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Hi, I'm Pantry Raid

Otherwise known as Carrie Rowe & Diana Schmidt, we're well fed, thrifty and have more than meals falling from our pantries.   Diana is a recovering food snob who is always anticipating her next meal. She thinks a good pantry should give you...
Pantry Raid

Breakfast for Dinner

Pantry Raid
Soon dinner will be falling from your pantries too. By Pantry Raid on December 8, 2010

Eating breakfast for dinner when we were kids makes us giddy when we reminisce about it (easy to thrill then, easy to thrill now). It struck us to be both hilarious and genius that our moms would turn our days upside down like that and we frequently got so wrapped up in the occasion that we’d get into our pajamas at 5:30 p.m. for the sake of breakfast. For no other reason but forgetfulness, it’s taken us nearly a decade to think of introducing this crazy, coocoo bananas idea to our kids. Surprisingly, they didn’t hop on board the fun train right away – “that’s weird” and “that’s disordered” were the responses our enthusiasm was met with. Maybe it was our pitch, maybe they had their hearts set on something boring for dinner, we didn’t care, both of us pushed our breakfast for dinner agenda and won those little naysayers over. (Take that 9 year olds.)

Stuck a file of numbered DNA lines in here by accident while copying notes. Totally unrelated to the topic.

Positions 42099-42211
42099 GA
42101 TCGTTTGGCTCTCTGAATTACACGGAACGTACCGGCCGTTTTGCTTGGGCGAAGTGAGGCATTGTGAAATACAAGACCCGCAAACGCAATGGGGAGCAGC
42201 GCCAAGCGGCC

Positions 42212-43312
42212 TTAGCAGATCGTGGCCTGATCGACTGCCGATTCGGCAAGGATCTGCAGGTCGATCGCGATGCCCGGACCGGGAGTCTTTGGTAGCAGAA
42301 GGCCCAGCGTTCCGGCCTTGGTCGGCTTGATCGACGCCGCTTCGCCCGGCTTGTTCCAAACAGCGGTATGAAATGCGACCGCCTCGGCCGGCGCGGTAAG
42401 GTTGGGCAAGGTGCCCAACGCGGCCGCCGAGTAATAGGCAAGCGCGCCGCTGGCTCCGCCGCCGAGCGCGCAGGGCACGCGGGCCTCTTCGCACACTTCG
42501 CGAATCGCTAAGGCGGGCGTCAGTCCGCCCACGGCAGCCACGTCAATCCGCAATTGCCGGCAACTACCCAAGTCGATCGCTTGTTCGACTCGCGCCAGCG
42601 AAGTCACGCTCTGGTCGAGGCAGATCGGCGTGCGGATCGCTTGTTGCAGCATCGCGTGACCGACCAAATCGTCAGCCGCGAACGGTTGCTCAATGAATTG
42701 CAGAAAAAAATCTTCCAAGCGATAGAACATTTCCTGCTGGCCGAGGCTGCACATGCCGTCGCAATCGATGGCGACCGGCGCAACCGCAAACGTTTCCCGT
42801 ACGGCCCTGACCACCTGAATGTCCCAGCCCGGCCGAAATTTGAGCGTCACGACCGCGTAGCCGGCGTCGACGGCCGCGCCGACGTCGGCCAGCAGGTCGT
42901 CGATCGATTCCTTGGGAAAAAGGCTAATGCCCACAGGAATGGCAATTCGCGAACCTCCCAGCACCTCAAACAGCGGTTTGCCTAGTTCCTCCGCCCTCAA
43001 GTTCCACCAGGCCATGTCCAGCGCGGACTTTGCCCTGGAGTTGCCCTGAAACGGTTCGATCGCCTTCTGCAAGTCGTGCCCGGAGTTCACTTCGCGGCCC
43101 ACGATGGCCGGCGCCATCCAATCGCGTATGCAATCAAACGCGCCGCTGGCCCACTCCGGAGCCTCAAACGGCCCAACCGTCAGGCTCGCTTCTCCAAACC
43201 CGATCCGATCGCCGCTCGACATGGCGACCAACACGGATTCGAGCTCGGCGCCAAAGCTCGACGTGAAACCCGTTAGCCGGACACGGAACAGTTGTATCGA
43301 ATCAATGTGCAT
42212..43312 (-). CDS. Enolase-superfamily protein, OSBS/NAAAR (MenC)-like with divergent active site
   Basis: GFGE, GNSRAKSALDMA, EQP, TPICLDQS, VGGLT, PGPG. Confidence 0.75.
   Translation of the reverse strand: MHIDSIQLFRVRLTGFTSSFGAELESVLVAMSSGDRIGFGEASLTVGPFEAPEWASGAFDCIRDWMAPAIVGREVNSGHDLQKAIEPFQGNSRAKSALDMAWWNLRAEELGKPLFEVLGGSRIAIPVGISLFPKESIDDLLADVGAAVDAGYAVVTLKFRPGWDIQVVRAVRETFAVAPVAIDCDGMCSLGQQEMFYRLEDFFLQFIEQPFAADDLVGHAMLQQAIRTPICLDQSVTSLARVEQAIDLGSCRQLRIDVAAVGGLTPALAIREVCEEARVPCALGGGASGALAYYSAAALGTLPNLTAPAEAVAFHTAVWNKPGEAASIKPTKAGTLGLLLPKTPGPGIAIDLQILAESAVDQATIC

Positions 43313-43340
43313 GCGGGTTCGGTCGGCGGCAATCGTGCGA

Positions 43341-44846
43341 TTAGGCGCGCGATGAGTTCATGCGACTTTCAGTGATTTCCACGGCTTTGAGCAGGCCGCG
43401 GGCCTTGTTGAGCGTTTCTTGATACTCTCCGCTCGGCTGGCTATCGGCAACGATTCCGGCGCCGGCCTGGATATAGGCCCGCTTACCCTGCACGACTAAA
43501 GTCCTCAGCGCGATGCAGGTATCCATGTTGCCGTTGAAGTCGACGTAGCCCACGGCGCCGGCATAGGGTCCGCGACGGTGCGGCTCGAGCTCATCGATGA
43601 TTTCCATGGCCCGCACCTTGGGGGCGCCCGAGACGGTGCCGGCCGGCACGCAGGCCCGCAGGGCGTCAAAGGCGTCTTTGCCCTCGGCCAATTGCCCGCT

Eggs are a staple breakfast food for Carrie whether she’s making them herself or going out to brunch, they win her vote over pancakes every time. Maybe it’s because she grew up with chickens on her lap, or maybe it’s the sausage gravy that often comes along with her eggs, probably both. Because Outpost makes the best sausage this side of Germany (we’re assuming) and because it’s lean, we both prefer it to any other sausage we can get our hands on (mind you, it has nothing to do with the fact we blog for Outpost, well maybe a little). That + tubes of biscuits only recently available in the co-op’s refrigerated section + kids in footie pajamas at dinner time = our faces ache from gigantic smiles. The tube of biscuits comes with instructions, so we’ll leave that to you to figure out  as well as how to cook your eggs – everyone we know likes their eggs differently (our way is over medium, in case you were wondering).



Eeeeeeeasy Sausage Gravy

Sausage gravy is eeeeeasy and crazy delicious. What other reasons do you need to make it? Whenever Outpost’s butchers make up a batch of breakfast sausage or Irish country sausage, you should hoard it for sausage gravy. Yes you can use chicken sausage, the chicken apple sausage or the chicken brats are probably your best bets. Yes you can use vegan ingredients, including vegan sausage, we like Upton’s Naturals. While you can do both of those things, we prefer our sausage gravy porky.

Serves 4 – 6

1 pound Outpost breakfast or Irish country sausage (bulk or removed from casings)

2 tablespoons butter

1/2 cup all purpose flour

3 cups milk

salt and pepper to taste

1. Be sure to use a pan that is NOT non-stick as you'll need to whisk the gravy thoroughly.

2. Fully cook and brown the sausage, remove and set aside.